To say her apartment was spartan is an understatement. Lacking shelves, appliances, lights, a fridge, Elena found herself in an apartment, with a built-in hot plate on the counter and that’s about it. She says it took her a while to get a fridge and curtains, just because it was all so overwhelming—“it didn’t feel like I was really there.”
One day, she went out shopping for a fridge, “and it was one of those dorm-room fridges.” It had a sticker on it that read
Hello, Single Life
, and she just couldn’t bring herself to buy it. “I wasn’t going to be shamed by a fridge,” she laughed.
Unmoored in Japan, Elena struggled to find work. She enrolled in Japanese classes, where she was introduced to a person who knew of a dish-washing gig. She landed some shifts on the line, and that’s where, she says, she really learned the language.
She learned more than the language though. The way Elena describes cooking in Japan is a magical experience. Using hyper-seasonal, fresh ingredients, Elena learned true kitchen etiquette, crafted beautiful dishes, and utilized ingredients in a way she didn’t know was possible before, especially in regards to fish. “I just kind of realized, using these amazing Japanese ingredients that chicken is kind of chicken, beef is beef, but with fish, there is this wild variety.”
While Elena says that the food was beautiful, the service was beautiful, and they were utilizing all of these beautiful Japanese ingredients and cooking hyper seasonally, the effects of working in a patriarchal society got to her. “I’ve never walked out of a job, but there was just some stuff going on that I didn’t agree with, not at all. So I left, and moved back to the states.”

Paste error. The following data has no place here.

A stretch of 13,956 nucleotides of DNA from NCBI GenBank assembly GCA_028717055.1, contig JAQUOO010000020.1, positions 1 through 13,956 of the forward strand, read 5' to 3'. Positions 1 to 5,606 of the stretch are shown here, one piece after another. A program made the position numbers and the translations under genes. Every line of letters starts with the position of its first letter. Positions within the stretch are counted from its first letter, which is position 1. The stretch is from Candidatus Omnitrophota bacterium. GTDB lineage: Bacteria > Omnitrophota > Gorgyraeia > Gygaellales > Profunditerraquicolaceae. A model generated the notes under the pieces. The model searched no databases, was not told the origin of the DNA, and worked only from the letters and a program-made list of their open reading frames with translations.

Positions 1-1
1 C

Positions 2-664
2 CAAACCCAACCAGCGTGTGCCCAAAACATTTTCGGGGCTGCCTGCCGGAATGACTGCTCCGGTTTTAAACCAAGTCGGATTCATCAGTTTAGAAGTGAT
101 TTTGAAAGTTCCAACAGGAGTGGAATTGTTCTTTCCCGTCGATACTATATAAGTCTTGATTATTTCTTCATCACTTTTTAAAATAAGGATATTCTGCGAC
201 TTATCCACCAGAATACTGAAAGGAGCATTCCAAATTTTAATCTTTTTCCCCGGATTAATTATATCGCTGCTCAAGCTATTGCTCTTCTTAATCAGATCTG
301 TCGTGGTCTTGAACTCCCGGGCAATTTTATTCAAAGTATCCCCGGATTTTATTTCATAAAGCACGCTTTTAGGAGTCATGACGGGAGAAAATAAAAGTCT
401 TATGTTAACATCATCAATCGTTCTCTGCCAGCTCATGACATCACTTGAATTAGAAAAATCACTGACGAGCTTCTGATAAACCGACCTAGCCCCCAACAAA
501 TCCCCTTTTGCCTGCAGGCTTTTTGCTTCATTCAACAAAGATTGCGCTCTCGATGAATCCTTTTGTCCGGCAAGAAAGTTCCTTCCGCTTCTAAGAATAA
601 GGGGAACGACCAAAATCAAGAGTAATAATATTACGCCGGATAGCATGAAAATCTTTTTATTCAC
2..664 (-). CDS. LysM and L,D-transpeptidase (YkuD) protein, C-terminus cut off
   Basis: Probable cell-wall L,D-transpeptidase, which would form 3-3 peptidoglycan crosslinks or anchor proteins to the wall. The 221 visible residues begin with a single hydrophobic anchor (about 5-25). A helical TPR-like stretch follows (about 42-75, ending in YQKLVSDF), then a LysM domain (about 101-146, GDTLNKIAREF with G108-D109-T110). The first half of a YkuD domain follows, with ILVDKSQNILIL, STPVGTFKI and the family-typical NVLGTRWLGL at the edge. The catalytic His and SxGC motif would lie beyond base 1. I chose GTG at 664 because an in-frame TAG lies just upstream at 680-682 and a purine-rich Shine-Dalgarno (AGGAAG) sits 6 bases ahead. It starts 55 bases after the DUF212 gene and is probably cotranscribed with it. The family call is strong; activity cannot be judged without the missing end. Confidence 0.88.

“I staged at Contra and Wildair and loved it,” she said, “I thought that’s where I was going to end up, but one of my friends who was working at the Mandarin Oriental was like, you need to meet this girl Yael I’m working with.”
During that first meeting, Elena described what she considers
. “I could see what Yael was doing, or what she was trying to do all by herself and I loved it. She didn’t have a lot of support in the beginning, but that day, cooking with her, it was magical.”
Elena went on to work with Yael and become the Co-Chef at Karasu, a Japanese restaurant in Brooklyn, where Elena says “she found her own voice,” where she found pleasure in cooking for herself, “instead of for just what other people wanted.”
Ready to open up their own spot together, they had everything set, investors lined up, and a spot ready for demolition. And then COVID hit. The place never came to be.
Now, Elena is a chef at Haiku in Miami, which opened during the pandemic. She met the owner while traveling in Japan, and eventually he called her and told her she had to come down and check out what they were doing.
While it is an ultra-luxury experience, one she never quite saw herself working at, she says it has provided her the stability and room to continue to find her own voice, and importantly, to keep learning.
“I don’t try to stay traditional,” Elena says, “I’m trying to do things with my own unique spin.”
Photos by Ashley Hernandez.